McAuley College Academy was to be built on the grounds of an existing Catholic school but would not be Catholic
The Bishop of Middlesbrough has withdrawn support for a free school in Hull after it became clear that the school would not have a Catholic ethos.
The school was to be built on the site of St Mary’s College, an existing Catholic school, but the Department for Education said it could not ensure the school would have “basic Catholic values and ethics”.
Ged Fitzpatrick, head teacher of St Mary’s College, the man behind the proposal, said he is now looking for another site in Hull.
A spokesman at the diocese said: “Bishop Terence Drainey and the trustees do not support it. Despite the best efforts of the Department of Education the new school was required to have Catholic values and standards stated clearly in its proposals, which it did not.
“There are 1,600 pupils at St Mary’s so there is no demand for a Catholic free school.”
Fr Derek Turnham, another spokesman at the diocese, said today: “At no time did the diocese make the decision or reflect that it would support the free school.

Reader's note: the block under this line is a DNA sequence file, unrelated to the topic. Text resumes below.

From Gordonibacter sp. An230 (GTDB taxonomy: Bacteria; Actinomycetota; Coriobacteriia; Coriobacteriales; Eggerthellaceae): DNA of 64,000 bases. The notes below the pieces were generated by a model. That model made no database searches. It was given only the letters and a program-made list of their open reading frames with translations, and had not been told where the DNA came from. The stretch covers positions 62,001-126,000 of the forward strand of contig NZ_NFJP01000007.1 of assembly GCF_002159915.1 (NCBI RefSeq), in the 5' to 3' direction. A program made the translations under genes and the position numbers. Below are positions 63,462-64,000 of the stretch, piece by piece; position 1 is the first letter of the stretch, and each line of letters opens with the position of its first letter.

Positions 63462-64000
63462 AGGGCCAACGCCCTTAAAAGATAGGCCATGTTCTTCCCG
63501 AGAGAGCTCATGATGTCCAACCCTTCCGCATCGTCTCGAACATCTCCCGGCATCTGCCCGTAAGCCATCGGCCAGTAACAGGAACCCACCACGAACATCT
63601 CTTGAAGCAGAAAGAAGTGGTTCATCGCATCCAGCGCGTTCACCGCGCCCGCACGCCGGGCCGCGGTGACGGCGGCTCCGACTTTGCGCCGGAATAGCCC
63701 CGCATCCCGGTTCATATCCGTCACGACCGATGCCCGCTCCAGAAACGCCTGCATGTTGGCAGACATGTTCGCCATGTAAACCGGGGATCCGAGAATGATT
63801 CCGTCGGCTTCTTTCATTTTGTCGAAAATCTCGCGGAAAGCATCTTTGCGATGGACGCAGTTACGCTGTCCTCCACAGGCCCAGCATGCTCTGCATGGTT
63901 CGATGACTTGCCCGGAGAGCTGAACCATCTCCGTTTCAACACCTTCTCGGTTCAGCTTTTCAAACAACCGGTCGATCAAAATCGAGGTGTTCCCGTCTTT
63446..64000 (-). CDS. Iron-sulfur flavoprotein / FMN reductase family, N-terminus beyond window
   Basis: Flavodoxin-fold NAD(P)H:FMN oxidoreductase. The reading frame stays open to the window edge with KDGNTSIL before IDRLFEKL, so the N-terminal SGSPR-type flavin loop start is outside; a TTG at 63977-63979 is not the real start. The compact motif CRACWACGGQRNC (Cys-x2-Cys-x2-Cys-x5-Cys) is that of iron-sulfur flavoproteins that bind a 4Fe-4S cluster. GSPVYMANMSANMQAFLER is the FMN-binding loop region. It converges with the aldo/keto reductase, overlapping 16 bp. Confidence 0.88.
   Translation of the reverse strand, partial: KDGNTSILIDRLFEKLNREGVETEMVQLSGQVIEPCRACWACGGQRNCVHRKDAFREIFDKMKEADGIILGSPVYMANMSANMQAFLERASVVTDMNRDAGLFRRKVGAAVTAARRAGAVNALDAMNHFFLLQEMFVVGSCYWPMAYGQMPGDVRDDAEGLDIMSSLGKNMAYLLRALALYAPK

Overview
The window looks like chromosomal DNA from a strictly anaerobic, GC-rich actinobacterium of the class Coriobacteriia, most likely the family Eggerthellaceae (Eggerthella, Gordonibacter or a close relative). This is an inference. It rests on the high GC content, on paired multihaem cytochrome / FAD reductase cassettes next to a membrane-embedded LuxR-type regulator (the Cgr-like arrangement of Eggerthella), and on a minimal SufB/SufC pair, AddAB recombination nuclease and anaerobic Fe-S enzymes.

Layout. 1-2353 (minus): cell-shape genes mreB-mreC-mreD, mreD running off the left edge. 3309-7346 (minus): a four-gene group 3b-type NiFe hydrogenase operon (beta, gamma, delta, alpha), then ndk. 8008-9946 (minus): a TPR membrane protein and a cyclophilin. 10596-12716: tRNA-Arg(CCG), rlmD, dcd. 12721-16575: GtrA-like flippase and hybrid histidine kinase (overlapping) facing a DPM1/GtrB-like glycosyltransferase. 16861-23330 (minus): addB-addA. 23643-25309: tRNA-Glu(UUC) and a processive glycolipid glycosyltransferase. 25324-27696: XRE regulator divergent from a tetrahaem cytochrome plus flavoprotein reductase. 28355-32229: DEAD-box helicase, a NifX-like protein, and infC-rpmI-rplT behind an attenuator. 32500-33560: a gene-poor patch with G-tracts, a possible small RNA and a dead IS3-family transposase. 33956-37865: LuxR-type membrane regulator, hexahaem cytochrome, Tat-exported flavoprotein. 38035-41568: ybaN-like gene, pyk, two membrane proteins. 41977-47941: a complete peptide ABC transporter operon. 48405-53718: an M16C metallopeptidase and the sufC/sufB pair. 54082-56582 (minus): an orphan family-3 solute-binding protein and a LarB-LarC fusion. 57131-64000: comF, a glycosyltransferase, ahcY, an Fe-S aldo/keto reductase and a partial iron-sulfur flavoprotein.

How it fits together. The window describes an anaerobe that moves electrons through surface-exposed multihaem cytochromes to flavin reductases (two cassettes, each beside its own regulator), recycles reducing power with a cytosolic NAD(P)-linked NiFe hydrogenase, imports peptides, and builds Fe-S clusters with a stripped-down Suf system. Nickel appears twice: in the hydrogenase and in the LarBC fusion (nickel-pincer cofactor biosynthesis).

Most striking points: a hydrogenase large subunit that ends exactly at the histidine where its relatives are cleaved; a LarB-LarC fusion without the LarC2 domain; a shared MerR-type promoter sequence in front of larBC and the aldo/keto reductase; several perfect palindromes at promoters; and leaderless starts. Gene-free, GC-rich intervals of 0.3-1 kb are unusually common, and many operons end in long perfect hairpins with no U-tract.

“It supported the ongoing dialogue and investigation, but it was when failure to answer difficult questions and discrepancies between those involved in discussion arose, that it became clear that the bishop and diocese could not support the school,” he said.
Mr Fitzpatrick said: “We really felt there was merit in the proposal but always knew it had to sit comfortably with the bishop. After all, it is his school and we respect that.”
McAuley College Academy was to be built next to St Mary’s but as an autonomous school with a separate head teacher and governors. It was not going to be a Catholic school as St Mary’s already provides secondary education to Catholic children in the area – 70 per cent of its pupils are Catholic.